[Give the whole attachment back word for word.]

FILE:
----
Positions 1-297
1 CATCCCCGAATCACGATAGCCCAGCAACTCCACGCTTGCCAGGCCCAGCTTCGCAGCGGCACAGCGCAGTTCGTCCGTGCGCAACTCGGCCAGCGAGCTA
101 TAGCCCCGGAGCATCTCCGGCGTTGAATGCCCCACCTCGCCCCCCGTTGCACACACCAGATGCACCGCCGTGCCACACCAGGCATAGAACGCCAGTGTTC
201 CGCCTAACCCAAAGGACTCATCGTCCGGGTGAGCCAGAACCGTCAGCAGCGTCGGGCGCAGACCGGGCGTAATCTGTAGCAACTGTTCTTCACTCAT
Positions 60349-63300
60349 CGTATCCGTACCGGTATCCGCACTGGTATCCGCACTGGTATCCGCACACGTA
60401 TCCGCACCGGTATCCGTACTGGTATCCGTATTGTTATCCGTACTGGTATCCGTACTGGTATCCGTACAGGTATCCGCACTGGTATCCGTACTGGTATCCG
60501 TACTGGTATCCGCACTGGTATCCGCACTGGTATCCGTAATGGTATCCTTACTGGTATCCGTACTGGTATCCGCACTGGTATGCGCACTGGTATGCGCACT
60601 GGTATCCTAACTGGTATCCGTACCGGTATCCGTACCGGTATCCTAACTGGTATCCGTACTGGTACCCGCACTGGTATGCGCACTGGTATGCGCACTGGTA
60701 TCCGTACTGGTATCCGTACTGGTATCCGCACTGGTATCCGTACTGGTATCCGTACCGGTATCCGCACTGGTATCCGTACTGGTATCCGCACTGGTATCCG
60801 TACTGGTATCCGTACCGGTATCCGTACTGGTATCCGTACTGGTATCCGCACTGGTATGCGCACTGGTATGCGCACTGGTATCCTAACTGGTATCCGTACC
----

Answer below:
Positions 1-297
1 CATCCCCGAATCACGATAGCCCAGCAACTCCACGCTTGCCAGGCCCAGCTTCGCAGCGGCACAGCGCAGTTCGTCCGTGCGCAACTCGGCCAGCGAGCTA
101 TAGCCCCGGAGCATCTCCGGCGTTGAATGCCCCACCTCGCCCCCCGTTGCACACACCAGATGCACCGCCGTGCCACACCAGGCATAGAACGCCAGTGTTC
201 CGCCTAACCCAAAGGACTCATCGTCCGGGTGAGCCAGAACCGTCAGCAGCGTCGGGCGCAGACCGGGCGTAATCTGTAGCAACTGTTCTTCACTCAT
Positions 60349-63300
60349 CGTATCCGTACCGGTATCCGCACTGGTATCCGCACTGGTATCCGCACACGTA
60401 TCCGCACCGGTATCCGTACTGGTATCCGTATTGTTATCCGTACTGGTATCCGTACTGGTATCCGTACAGGTATCCGCACTGGTATCCGTACTGGTATCCG
60501 TACTGGTATCCGCACTGGTATCCGCACTGGTATCCGTAATGGTATCCTTACTGGTATCCGTACTGGTATCCGCACTGGTATGCGCACTGGTATGCGCACT
60601 GGTATCCTAACTGGTATCCGTACCGGTATCCGTACCGGTATCCTAACTGGTATCCGTACTGGTACCCGCACTGGTATGCGCACTGGTATGCGCACTGGTA
60701 TCCGTACTGGTATCCGTACTGGTATCCGCACTGGTATCCGTACTGGTATCCGTACCGGTATCCGCACTGGTATCCGTACTGGTATCCGCACTGGTATCCG
60801 TACTGGTATCCGTACCGGTATCCGTACTGGTATCCGTACTGGTATCCGCACTGGTATGCGCACTGGTATGCGCACTGGTATCCTAACTGGTATCCGTACC